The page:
Where Can I Find?

In August 1944, just two months past the June 6 Normandy Invasion that took place on what became known as D-Day, The Converter — one of several title predecessors to PFFC — published its first supplier/converter directory. It came in four segments: Specialty and Converted Papers; Envelope and Bag; Folding and Set-Up Box; and Converted and Specialty Paper Products. Every year since then, PFFC has published a directory of materials, supplies, services, and equipment. We hope you'll agree that producing such an annual Buyers Guide has been a process worth perfecting over all these years. You won't find any other more comprehensive source of converting supply than right here. Keep it handy. I do, so I can respond to that most-often-called-in question: “Where can I find…?”

The inspiration for PFFC's first Buyers Guide was intriguing, so I looked further into our history and observed some similarities between then and now. Judging from past issues of PFFC, materials in 1944 were pretty scarce — particularly paper — compliments of WWII.

In addition, there was a loss of skilled labor, and costs kept climbing to the point that the OPA (Office of Price Administration) had to take control.

Fast forward to 2011, a mere 67 years later, and here the world stands on the threshold of exiting not another world war but a global economic recession that most recently seems to have inspired, at least in part, movements toward the adoption of democratic governments. Facebook and Twitter can be credited in some capacity for the mobilization of thousands of repressed citizens seeking political freedoms, but maybe the timing was simply ripe for change.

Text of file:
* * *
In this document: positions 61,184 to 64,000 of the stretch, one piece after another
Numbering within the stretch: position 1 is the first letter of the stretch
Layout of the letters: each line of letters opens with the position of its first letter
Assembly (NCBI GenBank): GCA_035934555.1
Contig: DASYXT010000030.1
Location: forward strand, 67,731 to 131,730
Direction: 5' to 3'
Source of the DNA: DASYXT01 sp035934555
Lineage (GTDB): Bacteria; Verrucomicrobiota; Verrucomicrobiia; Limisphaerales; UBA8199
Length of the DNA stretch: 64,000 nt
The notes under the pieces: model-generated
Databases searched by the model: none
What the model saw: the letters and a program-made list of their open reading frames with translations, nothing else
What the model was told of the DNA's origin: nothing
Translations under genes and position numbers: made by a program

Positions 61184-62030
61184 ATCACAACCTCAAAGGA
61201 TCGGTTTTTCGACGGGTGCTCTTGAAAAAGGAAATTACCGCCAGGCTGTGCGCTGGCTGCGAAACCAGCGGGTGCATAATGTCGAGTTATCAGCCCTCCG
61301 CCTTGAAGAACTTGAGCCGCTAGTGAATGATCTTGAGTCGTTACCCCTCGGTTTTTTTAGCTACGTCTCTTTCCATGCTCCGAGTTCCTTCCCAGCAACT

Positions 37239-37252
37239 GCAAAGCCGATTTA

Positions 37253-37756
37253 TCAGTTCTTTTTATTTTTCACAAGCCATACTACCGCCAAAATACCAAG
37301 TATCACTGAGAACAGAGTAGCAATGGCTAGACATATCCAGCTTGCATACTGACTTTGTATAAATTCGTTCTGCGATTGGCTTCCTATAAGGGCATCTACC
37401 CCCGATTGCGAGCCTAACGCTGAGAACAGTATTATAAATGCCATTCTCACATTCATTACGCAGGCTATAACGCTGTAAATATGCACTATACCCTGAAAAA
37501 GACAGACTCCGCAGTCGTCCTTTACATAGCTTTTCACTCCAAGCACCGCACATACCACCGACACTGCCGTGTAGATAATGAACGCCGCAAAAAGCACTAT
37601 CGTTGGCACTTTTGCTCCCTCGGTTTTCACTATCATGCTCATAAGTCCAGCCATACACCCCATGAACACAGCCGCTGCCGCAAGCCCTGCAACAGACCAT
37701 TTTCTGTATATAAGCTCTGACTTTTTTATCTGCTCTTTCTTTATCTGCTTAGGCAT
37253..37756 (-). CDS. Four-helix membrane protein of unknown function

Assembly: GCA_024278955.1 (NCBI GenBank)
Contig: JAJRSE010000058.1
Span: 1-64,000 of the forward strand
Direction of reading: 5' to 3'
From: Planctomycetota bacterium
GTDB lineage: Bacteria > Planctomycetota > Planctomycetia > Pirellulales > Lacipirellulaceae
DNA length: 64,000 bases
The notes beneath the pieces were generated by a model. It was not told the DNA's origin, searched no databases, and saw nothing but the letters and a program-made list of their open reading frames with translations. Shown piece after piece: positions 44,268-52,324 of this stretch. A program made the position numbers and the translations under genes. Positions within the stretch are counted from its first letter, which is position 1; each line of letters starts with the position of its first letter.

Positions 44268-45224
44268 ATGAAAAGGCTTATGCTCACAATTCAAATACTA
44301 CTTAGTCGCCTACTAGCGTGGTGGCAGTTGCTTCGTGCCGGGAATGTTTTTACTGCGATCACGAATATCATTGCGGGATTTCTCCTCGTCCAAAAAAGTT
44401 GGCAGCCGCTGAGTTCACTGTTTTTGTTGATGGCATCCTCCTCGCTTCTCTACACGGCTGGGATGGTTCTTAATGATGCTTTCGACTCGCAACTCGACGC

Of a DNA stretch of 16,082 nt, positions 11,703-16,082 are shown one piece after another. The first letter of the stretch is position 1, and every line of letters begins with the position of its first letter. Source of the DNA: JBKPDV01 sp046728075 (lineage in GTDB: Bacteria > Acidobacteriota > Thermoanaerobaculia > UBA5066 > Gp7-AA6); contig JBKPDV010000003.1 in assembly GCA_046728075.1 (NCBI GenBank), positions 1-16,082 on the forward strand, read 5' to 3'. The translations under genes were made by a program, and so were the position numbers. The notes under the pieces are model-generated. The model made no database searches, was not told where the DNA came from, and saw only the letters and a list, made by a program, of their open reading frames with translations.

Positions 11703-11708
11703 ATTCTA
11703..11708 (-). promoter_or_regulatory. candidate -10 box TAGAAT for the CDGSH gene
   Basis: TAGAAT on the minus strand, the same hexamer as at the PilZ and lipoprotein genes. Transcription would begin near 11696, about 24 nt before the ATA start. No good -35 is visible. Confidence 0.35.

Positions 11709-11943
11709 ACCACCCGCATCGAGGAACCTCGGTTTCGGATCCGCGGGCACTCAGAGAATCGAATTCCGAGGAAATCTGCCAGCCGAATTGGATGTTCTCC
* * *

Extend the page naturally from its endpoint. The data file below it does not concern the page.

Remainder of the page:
The movements have influenced, due to the loss of oil production, an increasing number of price increases as well. While the US converting industry is oceans apart from the political unrest in the Middle East and Northern Africa, impact of the unrest is resulting here in an abundance of price increase announcements found on any number of media distribution channels, including PFFC-online.com. Instead of paper, PET film is now scarce.

Surcharges to cover fuel costs for some suppliers and converters were not eliminated in many cases — even when fuel costs somewhat diminished since the last $4+ per gallon event in 2008. One company, Pregis's North American Protective Packaging business, announced in a press release on March 9 that it was implementing an “8% price increase, effective April 1. Additionally, the previously implemented fuel surcharge will continue on all products sold in North America.”

The company's global president, Kevin Baudhuin, explained, “Raw material price increases are compressing operating margins to an unsustainable level. Immediate recovery of a portion of these soaring costs is necessary so that Pregis can continue developing innovative solutions designed to help its customers grow.”

Since 1944 PFFC's Buyers Guide remains your resource for finding answers.

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